Weinstein’s predatory ways were no secret – Winnipeg Free Press
When news of sexual assault charges against film producer Harvey Weinstein broke in 2017, the entertainment world was shocked.
Or maybe he wasn’t so surprised.
In 2013, Oscar host Seth McFarlane, creator of the animated series family guy, read the Best Actress nominees and darkly joked, “Congratulations, you five ladies don’t have to pretend to be attracted to Harvey Weinstein anymore.” The joke, he later revealed, was made with knowledge of an incident between Weinstein and actress Jessica Barth.
Following the accusations, in 2021 director Quentin Tarantino told podcast host Joe Rogan that he was at least partially aware of Weinstein’s behavior while Weinstein’s company Miramax Films did. know by distributing the 1994 film. pulp Fiction.
And, according to Ken Auletta’s gripping new book, the mogul had a reputation for years that led to aspiring actresses and other women in the industry being told to avoid being alone with him.
Autella, a journalist best known for his work with the New Yorkerheard rumors of Weinstein’s alleged behavior as early as 2002. At the time, he wrote a profile on Weinstein that exposed how cruel and sometimes violent he was towards employees and associates, including his brother and co-founder from Miramax, Bob Weinstein.
While working on the article, he learned that Weinstein had two Miramax employees sign nondisclosure agreements and thought they might be linked to rape charges, but he couldn’t prove it.
Today he praises Ronan Farrow, Jodi Kantor and Megan Twohey, the journalists who managed to get Weinstein out, ultimately leading to the #MeToo movement.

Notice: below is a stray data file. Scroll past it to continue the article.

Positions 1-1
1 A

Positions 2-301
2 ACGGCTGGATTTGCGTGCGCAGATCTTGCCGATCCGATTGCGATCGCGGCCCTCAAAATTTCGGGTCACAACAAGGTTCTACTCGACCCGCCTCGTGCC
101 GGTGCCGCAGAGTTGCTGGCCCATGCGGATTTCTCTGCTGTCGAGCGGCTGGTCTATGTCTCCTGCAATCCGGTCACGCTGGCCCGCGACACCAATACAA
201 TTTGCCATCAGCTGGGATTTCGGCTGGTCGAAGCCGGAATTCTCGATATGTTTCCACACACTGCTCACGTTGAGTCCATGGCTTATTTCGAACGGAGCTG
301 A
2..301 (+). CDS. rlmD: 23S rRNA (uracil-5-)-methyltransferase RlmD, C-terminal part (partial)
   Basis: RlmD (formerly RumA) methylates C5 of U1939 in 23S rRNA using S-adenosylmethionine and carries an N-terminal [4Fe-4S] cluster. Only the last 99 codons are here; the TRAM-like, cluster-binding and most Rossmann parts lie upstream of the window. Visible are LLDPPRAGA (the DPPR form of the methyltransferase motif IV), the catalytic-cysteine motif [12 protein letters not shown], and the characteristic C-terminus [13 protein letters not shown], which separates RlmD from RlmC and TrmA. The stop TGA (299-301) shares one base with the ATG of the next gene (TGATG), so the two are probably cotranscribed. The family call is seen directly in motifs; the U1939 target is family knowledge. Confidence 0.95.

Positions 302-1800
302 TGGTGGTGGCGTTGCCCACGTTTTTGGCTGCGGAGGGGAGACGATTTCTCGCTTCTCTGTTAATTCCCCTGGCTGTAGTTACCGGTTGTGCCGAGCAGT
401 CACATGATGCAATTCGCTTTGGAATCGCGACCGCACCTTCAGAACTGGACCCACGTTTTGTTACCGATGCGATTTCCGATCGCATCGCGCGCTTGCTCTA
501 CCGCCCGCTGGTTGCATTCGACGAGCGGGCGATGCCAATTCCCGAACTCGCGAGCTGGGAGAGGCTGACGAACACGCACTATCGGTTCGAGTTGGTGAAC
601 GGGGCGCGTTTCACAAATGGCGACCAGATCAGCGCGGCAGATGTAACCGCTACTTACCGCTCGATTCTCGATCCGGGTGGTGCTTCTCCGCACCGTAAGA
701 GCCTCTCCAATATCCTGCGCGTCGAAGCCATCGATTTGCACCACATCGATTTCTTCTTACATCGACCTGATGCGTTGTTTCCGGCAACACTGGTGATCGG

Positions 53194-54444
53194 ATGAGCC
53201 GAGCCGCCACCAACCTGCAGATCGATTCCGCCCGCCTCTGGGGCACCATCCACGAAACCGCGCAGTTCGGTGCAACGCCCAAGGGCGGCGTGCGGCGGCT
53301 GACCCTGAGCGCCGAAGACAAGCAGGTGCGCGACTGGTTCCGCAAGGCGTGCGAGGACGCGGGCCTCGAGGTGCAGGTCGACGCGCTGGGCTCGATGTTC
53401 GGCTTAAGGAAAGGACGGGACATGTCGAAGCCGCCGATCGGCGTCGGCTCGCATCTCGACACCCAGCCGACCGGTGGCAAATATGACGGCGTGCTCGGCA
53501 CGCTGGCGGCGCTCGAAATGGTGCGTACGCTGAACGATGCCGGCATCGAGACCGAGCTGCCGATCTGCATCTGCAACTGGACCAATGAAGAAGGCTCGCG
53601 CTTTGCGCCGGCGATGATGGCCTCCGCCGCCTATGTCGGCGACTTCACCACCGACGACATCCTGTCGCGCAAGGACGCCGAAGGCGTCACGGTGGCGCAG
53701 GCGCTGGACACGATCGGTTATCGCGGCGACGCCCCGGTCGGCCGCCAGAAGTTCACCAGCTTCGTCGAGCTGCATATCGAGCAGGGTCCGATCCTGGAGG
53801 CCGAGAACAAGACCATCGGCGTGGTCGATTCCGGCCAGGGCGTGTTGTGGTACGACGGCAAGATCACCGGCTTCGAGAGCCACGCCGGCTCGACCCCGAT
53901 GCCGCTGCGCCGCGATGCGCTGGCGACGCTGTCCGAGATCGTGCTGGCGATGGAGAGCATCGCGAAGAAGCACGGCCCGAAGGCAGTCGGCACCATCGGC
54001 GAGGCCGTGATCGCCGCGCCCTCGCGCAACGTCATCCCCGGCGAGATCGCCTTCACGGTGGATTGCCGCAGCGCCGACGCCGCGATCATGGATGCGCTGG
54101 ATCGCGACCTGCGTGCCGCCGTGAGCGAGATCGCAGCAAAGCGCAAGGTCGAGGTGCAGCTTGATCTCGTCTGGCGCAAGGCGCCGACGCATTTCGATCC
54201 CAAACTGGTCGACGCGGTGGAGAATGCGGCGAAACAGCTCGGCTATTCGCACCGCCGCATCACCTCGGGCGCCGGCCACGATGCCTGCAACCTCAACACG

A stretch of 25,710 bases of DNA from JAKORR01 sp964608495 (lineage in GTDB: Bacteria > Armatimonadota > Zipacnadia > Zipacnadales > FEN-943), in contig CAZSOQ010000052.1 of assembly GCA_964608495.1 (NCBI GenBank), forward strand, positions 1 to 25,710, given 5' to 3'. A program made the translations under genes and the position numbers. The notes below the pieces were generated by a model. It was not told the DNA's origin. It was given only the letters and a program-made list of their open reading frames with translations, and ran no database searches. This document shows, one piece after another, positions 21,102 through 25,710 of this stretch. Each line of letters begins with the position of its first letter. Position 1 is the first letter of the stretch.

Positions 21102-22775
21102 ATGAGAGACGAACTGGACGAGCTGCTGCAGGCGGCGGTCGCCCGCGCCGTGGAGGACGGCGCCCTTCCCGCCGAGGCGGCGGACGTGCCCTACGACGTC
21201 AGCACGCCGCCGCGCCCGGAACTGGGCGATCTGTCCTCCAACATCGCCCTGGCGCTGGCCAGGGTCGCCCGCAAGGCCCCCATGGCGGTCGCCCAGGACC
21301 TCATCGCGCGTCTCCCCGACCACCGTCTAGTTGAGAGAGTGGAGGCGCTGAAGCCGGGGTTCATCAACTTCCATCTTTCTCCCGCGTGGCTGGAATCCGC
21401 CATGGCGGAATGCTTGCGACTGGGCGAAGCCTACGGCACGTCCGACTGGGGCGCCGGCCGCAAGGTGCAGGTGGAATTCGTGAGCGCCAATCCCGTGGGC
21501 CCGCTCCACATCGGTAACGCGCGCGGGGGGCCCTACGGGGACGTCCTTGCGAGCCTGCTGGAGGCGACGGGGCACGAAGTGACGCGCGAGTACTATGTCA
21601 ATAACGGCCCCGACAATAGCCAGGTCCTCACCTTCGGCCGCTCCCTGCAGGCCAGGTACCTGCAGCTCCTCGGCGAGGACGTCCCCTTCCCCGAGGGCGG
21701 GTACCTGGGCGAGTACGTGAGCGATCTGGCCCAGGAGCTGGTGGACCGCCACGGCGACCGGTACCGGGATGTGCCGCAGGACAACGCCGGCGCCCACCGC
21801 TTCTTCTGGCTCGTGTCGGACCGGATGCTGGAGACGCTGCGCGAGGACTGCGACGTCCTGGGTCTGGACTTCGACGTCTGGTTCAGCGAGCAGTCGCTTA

Autella tells the story of Weinstein’s life, from growing up in poverty in New York to becoming a successful concert organizer in Buffalo, and ultimately a major player in the independent film movement in the 1990s-2000s.
The Weinstein brothers loved movies as children and were particularly drawn to foreign films, including French New Wave works like The 400 blows. They started their film career by distributing foreign and independent films. Some were flops, but others were major hits, including my left foot, The crying game and Tarantino’s reservoir dogs.
In 1993, The Walt Disney Company purchased Miramax, allowing the Weinsteins to begin producing their own films, including box office titans such as The Lord of the Rings and Oscar favorites such as Chicago and Shakespeare in love.
Autella’s book is a sad and frustrating reminder that Harvey Weinstein was a champion of independent filmmaking, and even female directors. He gave Jane Campion a chance by distributing The pianoand encouraged her when she became the first – and, until 2021, the only – director to win the Palme d’Or at the Cannes Film Festival.
Autella says he “struggled to make it clear that (Weinstein) was more than a freak” in the book, but he succeeded. It paints a realistic portrait of a talented pioneer who was also a deplorable person.
It also explores the culture that allowed this to happen. For years, people understood that the “casting couch” was part of Hollywood and looked the other way. Weinstein seemed to believe it was something he was entitled to.
Alan MacKenzie is a writer and communications professional from Winnipeg.